Peaches produce fruit only on shoots produced the previous year. Therefore they are pruned to encourage new growth and maintain the framework of the tree. They should be pruned in early spring as they are also subject to silver leaf. At the base of each flowered shoot there should be 2 growth buds or shoots – remove the less well placed one. Also leave a shoot a little above the first one. One of these shoots will grow to take over from the currently flowering one (the other is there just in case the 1st one is damaged) once the fruit has been picked, cut the fruited shoot back and tie in the new one to take its place. This ensure that the whole framework is renewed with new wood. Plums should also be pruned in the summer because of silver leaf.
Plums fruit on the base of 1yr old shoots as well as 2yr old and older wood, so pruning is mainly aimed at maintaining the framework. On established fans in spring remove any shoots growing in the wrong direction (ie to the middle of the fan), after fruiting shorten side shoots to 3 leaves. With bushes, prune to maintain the shape.
Most plants can be grown in a container, but bear in mind that the fruit yield may be considerably lower and the plant more difficult to care for. Use a large container or barrel and a loam based compost like John Innes no 3.
Cherries can be grown in containers as patio plants and are more easily protected from birds. The variety to use would be Stella on Colt rootstock. They will have to be more carefully watered and fed.
Figs are ideal to grow in containers as they can be protected from the frost more easily and the container restricts their root growth. Grow in a good loam based compost and repot each year. They do benefit from root pruning when being repotted.
Peaches are also good for containers if you buy a patio or terrace type, these need little or no pruning and are easy to pollinate and protect from frost and peach leaf curl.
Plums are not generally grown in containers.
Birds eat buds in spring and fruit in summer. The only real protection is to net the trees. This can be impossible if your tree is large and is often the reason that people buy dwarf trees.
Cherry Blackfly distort leaves at the tips of branches, and leaves are often sticky and blackened. If you look carefully you will find the aphids, and possibly also the ants that farm them. Spray from bud burst onwards to control – removing nearby ants nests may help a little.
Greenfly curl leaves or distort growth, green aphids visible near the growing tips. Spray from bud burst to control.
Red Spider Mite can be a problem when hot and dry or on fruit indoors – the leaves will have a mottled look and tiny mites will be found on the underside of leaves. Spray with an appropriate insecticide.
Sawfly eggs are laid in the immature fruit and the grub eats its way out – spray at petal fall if it is a problem. Wasps eat the fruit and clear up windfalls and rotting fruit. Destroying nearby wasps nests may help, but should be done professionally.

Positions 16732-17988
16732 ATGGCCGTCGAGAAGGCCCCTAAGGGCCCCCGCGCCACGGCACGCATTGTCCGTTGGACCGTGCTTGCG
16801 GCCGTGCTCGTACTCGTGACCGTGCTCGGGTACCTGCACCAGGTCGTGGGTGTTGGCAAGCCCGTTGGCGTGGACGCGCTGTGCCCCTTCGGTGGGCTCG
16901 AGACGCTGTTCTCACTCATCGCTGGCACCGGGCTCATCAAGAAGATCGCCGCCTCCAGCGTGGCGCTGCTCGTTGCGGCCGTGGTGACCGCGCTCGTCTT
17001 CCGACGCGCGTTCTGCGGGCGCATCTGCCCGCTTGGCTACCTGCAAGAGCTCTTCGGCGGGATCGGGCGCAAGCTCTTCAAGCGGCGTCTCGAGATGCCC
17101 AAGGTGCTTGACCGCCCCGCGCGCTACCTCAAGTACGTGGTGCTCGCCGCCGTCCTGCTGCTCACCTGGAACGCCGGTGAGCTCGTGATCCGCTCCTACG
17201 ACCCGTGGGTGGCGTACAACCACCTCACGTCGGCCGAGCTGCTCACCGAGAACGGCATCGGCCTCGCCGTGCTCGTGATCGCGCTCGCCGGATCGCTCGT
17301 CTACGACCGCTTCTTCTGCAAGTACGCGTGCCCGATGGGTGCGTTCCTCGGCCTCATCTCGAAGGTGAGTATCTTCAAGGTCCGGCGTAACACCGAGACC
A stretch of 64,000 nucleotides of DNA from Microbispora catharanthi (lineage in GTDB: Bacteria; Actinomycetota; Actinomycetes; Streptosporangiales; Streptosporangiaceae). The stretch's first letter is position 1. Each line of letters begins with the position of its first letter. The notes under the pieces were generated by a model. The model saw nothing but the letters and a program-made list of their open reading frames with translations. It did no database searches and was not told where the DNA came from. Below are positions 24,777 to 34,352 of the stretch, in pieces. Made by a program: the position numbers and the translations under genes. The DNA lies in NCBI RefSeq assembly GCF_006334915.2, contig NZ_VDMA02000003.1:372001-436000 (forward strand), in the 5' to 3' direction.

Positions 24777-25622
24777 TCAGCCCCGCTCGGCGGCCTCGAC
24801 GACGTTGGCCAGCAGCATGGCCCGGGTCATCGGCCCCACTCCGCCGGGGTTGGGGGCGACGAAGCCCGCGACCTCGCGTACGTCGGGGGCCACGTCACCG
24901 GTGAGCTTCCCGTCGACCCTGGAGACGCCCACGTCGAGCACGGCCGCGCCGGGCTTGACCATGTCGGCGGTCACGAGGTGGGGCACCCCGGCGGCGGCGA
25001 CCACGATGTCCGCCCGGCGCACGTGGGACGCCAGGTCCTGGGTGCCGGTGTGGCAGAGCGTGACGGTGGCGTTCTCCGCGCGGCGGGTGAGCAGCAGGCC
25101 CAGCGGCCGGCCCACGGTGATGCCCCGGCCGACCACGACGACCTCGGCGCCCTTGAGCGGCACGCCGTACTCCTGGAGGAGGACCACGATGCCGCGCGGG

Bacterial Cankers cause gum-oozing spots, which later become hole. Shoots will die back. Cut out infected areas and follow the spraying programme in the Fruit Tree Calendar.
Brown Rot turns fruit brown with rings of yellowy mould, fruit will hang on the tree rather than falling off. Remove and destroy affected fruit immediately.
Canker causes shrunken and cracked bark with red growths in winter. Cut out all infected areas and follow the spraying programme. It often enters through a wound in the bark so take care not to damage your tree unnecessarily.
Coral Spot causes pink spots which spread from dead to live wood. Cut out, and remove all dead wood for the area.
Grey Mould causes a soft decay of plant tissues accompanied by a growth of fuzzy grey-brown mould. Remove infected parts and spray with fungicide. It favours humid conditions, so try to allow more ventilation.
Peach Leaf Curl causes severely distorted leaves, making them fall prematurely. Follow the spraying programme and cover the plant in early spring if it appears. Remove and burn all affected leaves.
Silver Leaf is a fungal disease which infects the wood through wounds, causing a silvering of the leaves followed by death of the branch. Cut out all infected wood, never prune in winter and try not to let the bark become damaged to let any infection in.
REASONS FOR TREE NOT FRUITING
Tree not old enough – most trees take a few years to reach fruiting age. It is best not to let them fruit in the first year after planting or it may over-tire it and affect fruit production for its whole life.
Poor pruning/planting – it is important to plant the tree carefully in the right position so that it is healthy. It is also important to prune properly; too much and the tree will produce a lot of green growth and few fruit, too little and it will become tangled and unhealthy. Prune in the wrong place and you may cut off next years fruit buds!
Frost – A frost on the blossom may drastically reduce the amount of fruit that is produced try covering with fleece at night if you have this problem.
Poor feeding – if you overfeed you will get leaves at the expense of fruit, and if you underfeed you will have very little fruit. Rake in some general fertiliser every spring.